• He was also immensely talented. Every corner will be beat and when you’re a corner like Bailey, people expect perfection. I remember one game against the New York Giants -- I forget the year -- in which Bailey smothered his man off the line all game (I want to say it was Amani Toomer, but could be wrong). I remember the Giants’ quarterback looking in that direction and quickly going elsewhere. This happened all game. But Bailey did get beat once and it resulted in a touchdown. The life of a corner. Darrell Green got beat, too.
  • Bailey was great with the media. That’s not to say everyone was yukking it up around him and he was some sort of lively personality or sharing state secrets. No, he was respectful. There were many examples of Bailey being stopped by a group of reporters outside the locker room. He’d answer the questions. Another group would stop him inside the locker room. He’d answer the questions. And then another group would talk to him at his locker. Again, he’d answer the questions. I don’t think his demeanor ever changed. That demeanor is one reason he’s lasted so long at a position that demands steadiness. Santana Moss is similar in the way he deals with the media.
  • Bailey learned from his elders, notably Green and Deion Sanders. At the Super Bowl media day, Bailey told reporters, “I give a lot of credit to Darrell Green. He was an older guy and he had won Super Bowls, played in a lot of games, and he definitely helped me out a lot in my first couple years.”
  • Green told ESPN’s Elizabeth Merrill for this in-depth look at Bailey and his career that they met twice a week in the morning to watch game film. "My motivation wasn't the fame, and people screaming my name," Green said. "It was going to work and being the best I could be."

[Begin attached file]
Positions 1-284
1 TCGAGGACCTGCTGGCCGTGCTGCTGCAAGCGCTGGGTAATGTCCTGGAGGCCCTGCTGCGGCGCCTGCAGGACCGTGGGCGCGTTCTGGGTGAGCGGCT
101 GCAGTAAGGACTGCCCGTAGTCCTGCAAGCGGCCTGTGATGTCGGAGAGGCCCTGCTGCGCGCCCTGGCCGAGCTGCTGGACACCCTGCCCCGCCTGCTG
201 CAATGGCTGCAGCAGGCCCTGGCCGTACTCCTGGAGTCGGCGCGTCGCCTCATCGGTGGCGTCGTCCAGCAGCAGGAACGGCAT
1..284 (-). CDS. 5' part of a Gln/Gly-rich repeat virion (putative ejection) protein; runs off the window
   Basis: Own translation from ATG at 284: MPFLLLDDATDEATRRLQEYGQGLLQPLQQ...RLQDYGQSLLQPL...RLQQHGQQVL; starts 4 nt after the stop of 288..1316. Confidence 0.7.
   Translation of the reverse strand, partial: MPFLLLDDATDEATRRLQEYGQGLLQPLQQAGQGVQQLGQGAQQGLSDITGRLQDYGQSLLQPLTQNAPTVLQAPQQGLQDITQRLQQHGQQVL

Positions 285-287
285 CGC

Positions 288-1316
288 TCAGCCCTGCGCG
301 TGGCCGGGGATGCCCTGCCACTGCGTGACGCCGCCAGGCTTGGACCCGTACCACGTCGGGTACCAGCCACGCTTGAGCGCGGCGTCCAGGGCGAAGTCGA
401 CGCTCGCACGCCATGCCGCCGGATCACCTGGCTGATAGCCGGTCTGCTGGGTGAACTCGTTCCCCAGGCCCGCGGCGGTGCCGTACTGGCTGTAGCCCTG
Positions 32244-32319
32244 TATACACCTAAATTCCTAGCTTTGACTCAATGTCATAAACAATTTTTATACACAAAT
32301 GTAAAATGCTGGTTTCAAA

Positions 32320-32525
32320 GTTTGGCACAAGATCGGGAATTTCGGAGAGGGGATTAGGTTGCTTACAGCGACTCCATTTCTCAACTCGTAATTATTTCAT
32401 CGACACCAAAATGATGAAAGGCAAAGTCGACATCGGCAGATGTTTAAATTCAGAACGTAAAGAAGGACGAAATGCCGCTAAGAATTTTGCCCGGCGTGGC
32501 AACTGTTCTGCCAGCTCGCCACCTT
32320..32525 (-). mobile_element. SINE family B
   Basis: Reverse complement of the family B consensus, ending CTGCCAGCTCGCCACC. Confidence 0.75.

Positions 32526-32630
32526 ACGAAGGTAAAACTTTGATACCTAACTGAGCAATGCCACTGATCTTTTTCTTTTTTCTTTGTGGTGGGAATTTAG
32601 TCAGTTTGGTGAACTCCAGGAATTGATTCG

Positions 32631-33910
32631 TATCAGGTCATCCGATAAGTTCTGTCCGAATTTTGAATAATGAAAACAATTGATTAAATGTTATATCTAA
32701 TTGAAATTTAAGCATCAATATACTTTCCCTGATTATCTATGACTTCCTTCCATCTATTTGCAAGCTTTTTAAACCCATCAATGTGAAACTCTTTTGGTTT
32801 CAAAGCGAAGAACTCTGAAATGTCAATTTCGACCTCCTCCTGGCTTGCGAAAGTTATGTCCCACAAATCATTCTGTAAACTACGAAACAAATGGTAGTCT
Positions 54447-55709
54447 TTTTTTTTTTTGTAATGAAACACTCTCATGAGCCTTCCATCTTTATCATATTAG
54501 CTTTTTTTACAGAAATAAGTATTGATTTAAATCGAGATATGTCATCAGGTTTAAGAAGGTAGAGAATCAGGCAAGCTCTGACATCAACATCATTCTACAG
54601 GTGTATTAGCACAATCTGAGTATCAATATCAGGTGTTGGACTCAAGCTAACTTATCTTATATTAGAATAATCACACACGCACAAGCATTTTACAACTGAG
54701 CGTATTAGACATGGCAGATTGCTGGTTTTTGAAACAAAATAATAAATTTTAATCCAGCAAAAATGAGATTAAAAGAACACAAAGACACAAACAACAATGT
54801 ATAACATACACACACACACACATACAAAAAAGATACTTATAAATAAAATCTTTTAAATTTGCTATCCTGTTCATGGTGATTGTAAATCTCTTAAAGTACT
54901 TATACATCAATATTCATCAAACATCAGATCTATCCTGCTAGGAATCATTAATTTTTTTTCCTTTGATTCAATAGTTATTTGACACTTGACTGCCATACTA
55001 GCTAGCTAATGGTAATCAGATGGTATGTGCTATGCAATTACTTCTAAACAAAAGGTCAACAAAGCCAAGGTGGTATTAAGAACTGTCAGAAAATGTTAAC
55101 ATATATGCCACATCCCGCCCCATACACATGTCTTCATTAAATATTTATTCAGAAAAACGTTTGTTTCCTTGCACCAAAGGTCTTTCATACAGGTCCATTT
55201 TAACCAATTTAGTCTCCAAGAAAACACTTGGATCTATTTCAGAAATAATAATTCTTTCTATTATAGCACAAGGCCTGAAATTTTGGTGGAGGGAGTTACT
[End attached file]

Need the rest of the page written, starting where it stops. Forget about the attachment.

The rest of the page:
• Here’s what Bailey told reporters on his time in Washington: "I was very fortunate to be drafted by the Redskins, a great organization. But things just didn't work out and I was blessed to go to an even better organization with the Broncos. That was probably the best thing to happen for my career because I've been in a good place, a good city, and have worked for some of the best people in the world."
  • And Bailey’s thoughts on the Redskins now: "They're still a great organization. There's so much history there, and I appreciate them believing in my talents enough to draft me. That was pretty much [former Washington general manager] Charley Casserly all the way, but people forget about him. He's the one that made me a pro."
  • Casserly made some of his best moves in the 1999 draft to not only land Bailey, but to also leave the organization with three first-round picks in 2000 -- even though he knew he’d likely be gone -- courtesy of a trade with New Orleans. The Redskins turned those three picks into the first two picks in the draft, grabbing LaVar Arrington and Chris Samuels.
  • Here’s Bailey’s secret to his success: "Really, my thing is you find something that works for you. I don't try to push my values and my faith on anybody. You find what works for you. Everybody's built a little different and just believing in myself and what I can do and things like that, that's what's really propelled me to the position I'm in."
  • I don’t know if Bailey is done as a player or when he’ll retire. He has the body type to shift to safety if he wants and he’s smart and athletic enough to make such a switch. But will he have to? Green told Merrill that he has more time. Green said, "If he is in the mold that I believe he is, he doesn't even have to begin to look over his shoulder for three years, maybe four. I didn't feel like until I was 38 or 39 years old that I needed to take a breath. That's a once-in-a-generation kind of gift. People don't have that. I say it humbly, but it's true. I was blessed that way, and I think Champ is, too."